I also focus on making sure leadership is distributed. This model won’t work if one person or one team is trying to figure everything out. We use inquiry teams run by teachers to improve and innovate. Our inquiry hypotheses are concentrated on student outcomes through asynchronous learning and the Danielson Framework, but we now structure them around student outcomes. It makes a huge difference to keep the focus tightly on students.
Because communication between teachers and about students is critical to the success of CGSI, teachers meet weekly in grade-level meetings as well as in departments. There are also Saturday retreats dedicated to common planning, and in the spring, departments cover each other so that they can take an entire day to plan for the coming school year.
They value this planning time. Allen emphasized, “Maybe I’m crazy, but it’s really exciting to be with your department for a day to become a think-tank about how we can strengthen our work. We all support each other, and it makes a huge difference to have an entire planning day.”
Eric Silberberg made a comment I’ve heard at almost every competency-based school: a request for more time. “It’s important for teachers to be given the time to implement ideas and make sure they are effective.””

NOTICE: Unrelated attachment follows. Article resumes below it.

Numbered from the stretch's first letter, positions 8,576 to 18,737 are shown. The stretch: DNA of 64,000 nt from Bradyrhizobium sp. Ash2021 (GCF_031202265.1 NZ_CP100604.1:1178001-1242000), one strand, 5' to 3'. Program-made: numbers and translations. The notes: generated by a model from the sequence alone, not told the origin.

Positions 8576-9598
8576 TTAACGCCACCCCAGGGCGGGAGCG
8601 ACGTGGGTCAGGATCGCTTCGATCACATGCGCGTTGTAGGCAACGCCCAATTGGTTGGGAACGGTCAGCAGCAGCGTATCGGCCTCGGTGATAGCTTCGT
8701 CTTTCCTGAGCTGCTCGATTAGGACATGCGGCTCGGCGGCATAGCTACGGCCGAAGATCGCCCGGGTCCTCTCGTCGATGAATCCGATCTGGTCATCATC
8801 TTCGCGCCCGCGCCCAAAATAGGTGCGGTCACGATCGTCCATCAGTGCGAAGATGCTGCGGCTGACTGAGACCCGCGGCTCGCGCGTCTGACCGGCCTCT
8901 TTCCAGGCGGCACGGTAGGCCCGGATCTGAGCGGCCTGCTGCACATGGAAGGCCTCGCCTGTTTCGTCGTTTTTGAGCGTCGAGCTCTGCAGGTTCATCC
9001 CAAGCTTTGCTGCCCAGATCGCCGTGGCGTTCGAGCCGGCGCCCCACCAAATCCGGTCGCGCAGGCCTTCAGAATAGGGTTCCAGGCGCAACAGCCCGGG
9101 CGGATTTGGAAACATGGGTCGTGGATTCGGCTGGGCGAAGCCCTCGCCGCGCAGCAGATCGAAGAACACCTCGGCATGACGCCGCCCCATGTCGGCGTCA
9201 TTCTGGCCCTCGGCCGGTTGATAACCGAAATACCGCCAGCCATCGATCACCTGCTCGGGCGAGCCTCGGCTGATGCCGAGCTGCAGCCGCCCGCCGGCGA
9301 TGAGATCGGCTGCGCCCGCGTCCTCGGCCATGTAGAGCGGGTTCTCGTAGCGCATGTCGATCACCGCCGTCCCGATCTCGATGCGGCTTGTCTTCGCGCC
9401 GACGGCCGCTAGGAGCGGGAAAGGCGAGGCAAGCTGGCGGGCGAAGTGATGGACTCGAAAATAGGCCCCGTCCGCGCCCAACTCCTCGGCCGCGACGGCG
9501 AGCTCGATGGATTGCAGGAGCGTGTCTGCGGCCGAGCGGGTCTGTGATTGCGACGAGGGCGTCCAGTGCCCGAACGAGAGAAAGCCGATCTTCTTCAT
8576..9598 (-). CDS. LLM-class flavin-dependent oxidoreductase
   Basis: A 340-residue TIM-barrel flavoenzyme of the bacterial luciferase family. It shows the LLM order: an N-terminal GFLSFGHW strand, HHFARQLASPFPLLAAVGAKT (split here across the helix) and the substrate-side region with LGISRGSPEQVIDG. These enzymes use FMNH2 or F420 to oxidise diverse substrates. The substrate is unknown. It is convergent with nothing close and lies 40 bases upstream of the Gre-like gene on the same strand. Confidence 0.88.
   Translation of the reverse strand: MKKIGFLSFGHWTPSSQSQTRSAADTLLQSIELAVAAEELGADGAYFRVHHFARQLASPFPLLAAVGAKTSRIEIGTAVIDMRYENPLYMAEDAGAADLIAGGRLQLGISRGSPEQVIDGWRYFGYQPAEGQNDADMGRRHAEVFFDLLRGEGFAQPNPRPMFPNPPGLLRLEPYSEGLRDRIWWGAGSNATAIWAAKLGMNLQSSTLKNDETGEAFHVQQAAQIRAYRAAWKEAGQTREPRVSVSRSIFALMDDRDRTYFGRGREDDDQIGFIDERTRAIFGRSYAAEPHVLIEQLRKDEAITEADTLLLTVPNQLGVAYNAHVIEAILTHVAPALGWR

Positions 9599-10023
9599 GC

Sinito pointed out one area of strength, “We have a great deal of autonomy in NYC to hire and manage our budgets. With our student population (most being FRL and many having an IEP), the funding is fair. We are able to hire the number and quality of teachers that we need to make this model work.”
7. Blended Learning Strengthens Asynchronous, Mastery-Based Schools
CGSI values technology as a means to expand both its asynchronous learning and learning opportunities for students. They are the first Apple Distinguished School in NYC, and have put a great deal into planning for technology. To implement these plans, they:
- Wrote three years of curriculum and have continued to update and revise it.
- Aligned professional development with these curricula so that staff is able to use the technology, as well.
- Sent two teachers to Apple Academy in Cupertino (they are sending another two this year), who then turn-key what they learned and guide technology professional development.
- Operate at above a 1:1 student/teacher-to-device ratio and operate using the SAMR scale.
In sixth and seventh grades, students take a technology class to make sure everyone knows how to navigate devices and use them in their learning. Teachers place many of their projects online using presentations, videos, and iTunes University. They expect a lot of their staff, and as a result offer whatever they need in order to meet high expectations (this is may be time, resources, and/or support). In addition, students are able to use adaptive software such as Khan Academy, iReady, and Achieve 3000.